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Child Safety: Preventing Falls

Overview

Protecting your baby

Each new learning stage for your baby requires you to pay more attention to prevent an injury. It may surprise you how fast your baby can move from one stage to the next. Being aware of what your baby can do and what skills he or she is likely to learn next will help you prevent injuries.

Be aware of your baby's risk of injury from falling. Use these tips to prevent falls.

  • Never leave your baby unattended in high places.

    Use care around tabletops, changing tables, a crib with the sides down, and even beds and sofas.

  • Don't leave your baby unattended in any infant seat or "sitting" toy.

    These include swings. bouncers, and jumpers. Use all the safety straps provided.

  • Use sliding gates at both ends of stairways.

    Avoid accordion-style gates, because a child's head could get caught in the gate. Look for a gate with openings no bigger than 2 in. (5.1 cm).

  • Don't use baby walkers.

    Walkers can cause injuries like pinches and falls. And they can cause severe accidents, such as a fall down a flight of stairs.

  • Keep your baby away from elevated porches, decks, and landings.
  • Never leave your baby alone in or around a bathtub.

    A child can slip and fall in the tub or on the wet floor from water that has splashed out of the tub.

  • Remove hazards from your home that might cause a fall.

Remember that a baby with a pacifier or other object in his or her mouth is at risk for face and mouth injuries along with other injuries from a fall.

Protecting young children

Toddlers and young children like to explore, climb, walk, run, and dance. These activities put them at risk for falls and injuries. You can help prevent accidents in the following ways.

  • As soon as your baby can walk, lock doors to all dangerous areas.

    Keep the keys out of your child's sight and reach.

  • Be careful when using equipment such as high chairs and changing tables.

    Always use the safety straps. And keep a close eye on your child.

  • Use sliding gates at both ends of stairways.

    Avoid accordion-style gates, because a child's head could get caught in the gate. Look for a gate with openings no bigger than 2 in. (5.1 cm).

  • Keep stairways clean and safe.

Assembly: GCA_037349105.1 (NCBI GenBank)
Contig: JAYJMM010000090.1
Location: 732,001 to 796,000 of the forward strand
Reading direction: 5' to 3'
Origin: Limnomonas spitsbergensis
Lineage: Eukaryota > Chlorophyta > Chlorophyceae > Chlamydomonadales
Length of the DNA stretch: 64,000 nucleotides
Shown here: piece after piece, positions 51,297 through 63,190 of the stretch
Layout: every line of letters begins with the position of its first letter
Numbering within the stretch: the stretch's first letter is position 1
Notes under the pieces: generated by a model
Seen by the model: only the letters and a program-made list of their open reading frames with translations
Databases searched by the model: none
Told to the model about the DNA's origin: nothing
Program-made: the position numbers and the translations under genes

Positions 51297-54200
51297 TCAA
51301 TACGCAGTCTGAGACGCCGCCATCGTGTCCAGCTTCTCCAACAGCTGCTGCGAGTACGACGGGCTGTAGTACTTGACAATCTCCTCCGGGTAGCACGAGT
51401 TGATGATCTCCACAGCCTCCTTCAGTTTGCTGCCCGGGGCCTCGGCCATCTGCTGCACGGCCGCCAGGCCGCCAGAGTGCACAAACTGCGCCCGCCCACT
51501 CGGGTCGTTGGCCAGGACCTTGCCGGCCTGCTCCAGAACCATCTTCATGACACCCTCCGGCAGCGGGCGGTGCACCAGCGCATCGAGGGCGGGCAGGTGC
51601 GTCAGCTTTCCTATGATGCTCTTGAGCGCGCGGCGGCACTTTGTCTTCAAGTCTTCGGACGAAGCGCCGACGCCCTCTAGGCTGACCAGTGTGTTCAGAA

Carpeting on stairs should be in good repair. Uncarpeted stairs should be kept clean but not slick. Train your child to hold on to the rail and to walk carefully down each step one at a time. If you have pets, teach your child to keep away from them while on stairs.

  • Secure throw rugs to the flooring.

    You can use double-sided tape, foam backing, or a rubber pad on throw rugs to keep them from sliding.

  • Watch your toddler when he or she is outside.

    Uneven grass, sloping lawns, and hills can make it hard to walk.

  • Have your child stay seated when he or she eats or drinks.

    Don't allow your child to walk or run with any objects in his or her mouth. Your unsteady toddler could get face and mouth injuries as well as other injuries from a fall.

  • Install window guards.

    And don't place furniture, including chairs, close to windows. Make sure windows are closed and locked securely when children are present.

  • Don't allow your child to climb on high furniture.
  • Install bed rail guards to help prevent falls.

    Many are now available that are easy to attach and remove. Make sure openings in rails are small enough to prevent a child from getting trapped. A trapped child can choke or suffocate.

  • Make sure your children are safe when they play outside.
    • At playgrounds: Slides and monkey bars can be dangerous. Try to find a playground that has a soft surface under the equipment.
    • On trampolines: Even with constant adult supervision and protective netting, many children are injured on trampolines. It's best to keep your child off of them.
    • On tricycles: Only allow your child to ride solid, stable tricycles that are low to the ground. Make sure your child wears a helmet. And watch where your child rides. Steep downhill slopes can make your child lose control and fall.

Credits

Current as of: March 9, 2022

Author: Healthwise Staff
Medical Review:
John Pope MD - Pediatrics
Kathleen Romito MD - Family Medicine

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